I’m trying to figure out why the clarification was necessary, or what other information it gave us than that which was already implied by the *last couple of weeks* posts (which have been excellent). I couldn’t figure out was the reason for the clarification was, so assumed I must have been missing something. (Happens a lot :)

    Sorry to come across as one of the Nitpick Police.

    /me tiptoes away, trying to not draw any more attention…

  9. Mike says:

    Raymond, you mentioned in a previous entry in this series “Next time, we’ll look at the dllexport declaration specifier…”. I have yet to find a mention of it. Did you decide to save it for later, did it somehow got lost, or am I just blind?

    (Me, I think dllexport simply tags the name for publication, much like a .def file would do, but without the power of the .def file to rename exported symbols and so on)

    On the subject of __imp prepended function names – is that the only thing __dllimport does – renaming the entry in the import-lib (actually, more like providing the mapping __imp_X -> X) to be externally visible as __imp__sym for the symbol sym in the DLL the import library is generated for?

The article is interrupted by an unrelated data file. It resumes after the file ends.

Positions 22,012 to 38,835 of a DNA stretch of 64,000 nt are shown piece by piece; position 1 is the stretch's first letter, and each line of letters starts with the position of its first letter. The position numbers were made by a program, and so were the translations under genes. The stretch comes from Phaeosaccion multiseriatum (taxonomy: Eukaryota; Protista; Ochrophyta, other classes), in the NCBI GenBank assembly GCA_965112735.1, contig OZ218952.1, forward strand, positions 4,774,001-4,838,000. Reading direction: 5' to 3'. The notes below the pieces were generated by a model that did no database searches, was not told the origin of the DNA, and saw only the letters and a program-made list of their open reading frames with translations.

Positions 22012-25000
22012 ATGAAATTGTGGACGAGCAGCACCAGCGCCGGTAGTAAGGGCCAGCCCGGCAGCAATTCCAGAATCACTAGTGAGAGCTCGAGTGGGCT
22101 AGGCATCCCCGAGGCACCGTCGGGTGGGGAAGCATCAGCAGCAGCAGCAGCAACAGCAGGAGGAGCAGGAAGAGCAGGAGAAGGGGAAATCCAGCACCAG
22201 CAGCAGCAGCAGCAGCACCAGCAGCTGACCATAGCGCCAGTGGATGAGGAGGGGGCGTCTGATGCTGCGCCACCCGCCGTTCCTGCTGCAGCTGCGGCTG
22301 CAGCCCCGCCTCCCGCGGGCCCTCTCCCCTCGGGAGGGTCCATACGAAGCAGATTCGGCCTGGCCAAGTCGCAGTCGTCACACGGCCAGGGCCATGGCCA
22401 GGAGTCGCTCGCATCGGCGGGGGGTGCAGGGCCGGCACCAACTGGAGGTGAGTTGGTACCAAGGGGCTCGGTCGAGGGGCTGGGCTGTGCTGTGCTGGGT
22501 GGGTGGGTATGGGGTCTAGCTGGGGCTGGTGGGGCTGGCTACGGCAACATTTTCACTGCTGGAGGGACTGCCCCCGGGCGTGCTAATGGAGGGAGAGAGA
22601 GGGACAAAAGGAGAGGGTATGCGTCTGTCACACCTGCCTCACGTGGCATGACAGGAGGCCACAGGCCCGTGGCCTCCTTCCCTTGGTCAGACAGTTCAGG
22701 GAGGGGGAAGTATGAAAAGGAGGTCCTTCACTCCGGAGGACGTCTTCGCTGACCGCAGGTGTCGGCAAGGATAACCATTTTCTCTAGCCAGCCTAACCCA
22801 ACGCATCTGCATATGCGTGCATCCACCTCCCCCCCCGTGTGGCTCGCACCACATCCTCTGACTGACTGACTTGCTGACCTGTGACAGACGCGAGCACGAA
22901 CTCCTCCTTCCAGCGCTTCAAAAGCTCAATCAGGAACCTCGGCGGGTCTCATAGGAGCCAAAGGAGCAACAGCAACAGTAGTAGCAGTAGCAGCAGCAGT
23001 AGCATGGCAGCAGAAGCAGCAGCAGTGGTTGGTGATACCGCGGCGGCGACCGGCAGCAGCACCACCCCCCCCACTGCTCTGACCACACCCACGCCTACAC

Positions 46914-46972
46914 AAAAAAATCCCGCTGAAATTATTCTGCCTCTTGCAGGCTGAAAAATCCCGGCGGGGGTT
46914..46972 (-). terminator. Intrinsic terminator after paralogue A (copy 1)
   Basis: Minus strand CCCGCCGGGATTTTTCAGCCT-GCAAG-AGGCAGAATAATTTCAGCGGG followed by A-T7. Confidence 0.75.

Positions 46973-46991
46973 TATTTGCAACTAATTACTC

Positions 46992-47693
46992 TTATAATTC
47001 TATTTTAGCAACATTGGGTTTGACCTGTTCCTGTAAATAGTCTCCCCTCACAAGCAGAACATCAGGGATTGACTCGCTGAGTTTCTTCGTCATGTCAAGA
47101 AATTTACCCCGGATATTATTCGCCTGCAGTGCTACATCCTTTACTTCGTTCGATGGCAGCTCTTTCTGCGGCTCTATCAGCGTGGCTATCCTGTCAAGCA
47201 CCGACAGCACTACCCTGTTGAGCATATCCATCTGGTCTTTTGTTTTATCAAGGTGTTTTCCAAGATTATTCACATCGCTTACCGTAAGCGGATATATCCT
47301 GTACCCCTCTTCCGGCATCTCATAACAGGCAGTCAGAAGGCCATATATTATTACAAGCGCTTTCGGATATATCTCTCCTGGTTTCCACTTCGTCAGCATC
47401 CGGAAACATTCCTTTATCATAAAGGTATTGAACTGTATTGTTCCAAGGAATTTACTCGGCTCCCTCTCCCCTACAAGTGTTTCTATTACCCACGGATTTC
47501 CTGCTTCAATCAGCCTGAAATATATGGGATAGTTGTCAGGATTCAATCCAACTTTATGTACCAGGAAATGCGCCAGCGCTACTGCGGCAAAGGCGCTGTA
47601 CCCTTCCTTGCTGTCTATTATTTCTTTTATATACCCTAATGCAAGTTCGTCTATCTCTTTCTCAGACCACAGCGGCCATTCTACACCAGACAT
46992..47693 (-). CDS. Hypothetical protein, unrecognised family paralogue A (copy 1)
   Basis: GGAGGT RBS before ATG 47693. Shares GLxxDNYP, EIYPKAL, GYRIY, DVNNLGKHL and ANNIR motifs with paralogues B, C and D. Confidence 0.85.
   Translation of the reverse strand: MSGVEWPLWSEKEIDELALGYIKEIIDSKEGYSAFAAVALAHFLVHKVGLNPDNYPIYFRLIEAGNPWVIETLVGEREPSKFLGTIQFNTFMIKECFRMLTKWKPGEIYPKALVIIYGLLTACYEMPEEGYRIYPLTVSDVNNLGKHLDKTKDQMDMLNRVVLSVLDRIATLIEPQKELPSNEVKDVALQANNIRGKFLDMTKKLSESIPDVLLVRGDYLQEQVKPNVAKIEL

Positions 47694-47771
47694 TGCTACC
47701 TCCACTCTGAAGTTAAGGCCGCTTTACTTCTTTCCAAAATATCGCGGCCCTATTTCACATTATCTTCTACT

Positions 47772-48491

[Or (3) I mean dllimport, not dllexport. Typo. dllimport influences the codegen of the DLL’s clients. It control how the DLL is consumed not how it is produced. -Raymond]
  10. Mike says:

    How appropriate that I wrote "__dllimport" when I intended __dllexport to generate the names. :-)

    Still, does __dllexport do anything else but create the name __imp__X for X in the import library, even if subtle things like "slightly" modify optimizations or anything else? Even if not, how exactly does that work (on a COFF level if you don’t mind)? There must be a "mapping" stored in the COFF object file for the linker to pick it up, no? Is it simply that addr X get referred by the name real_fn as tatic, and __imp__real_fn as public?

  11. Tom says:

    Does anyone have any idea of how much the __dllimport optimisation is worth these days? I mean how much faster is the optimised case than the "naive mode" case on modern CPUs?

  12. performance says:

    Is the optimized call always slower than a local call? File size increases one extra byte, why?

    [Sigh. I already answered the extra byte question in the fifth paragraph. Please read the article before asking questions. I’m not going to talk about performance issues because performance is complicated. Different CPUs behave differently. -Raymond]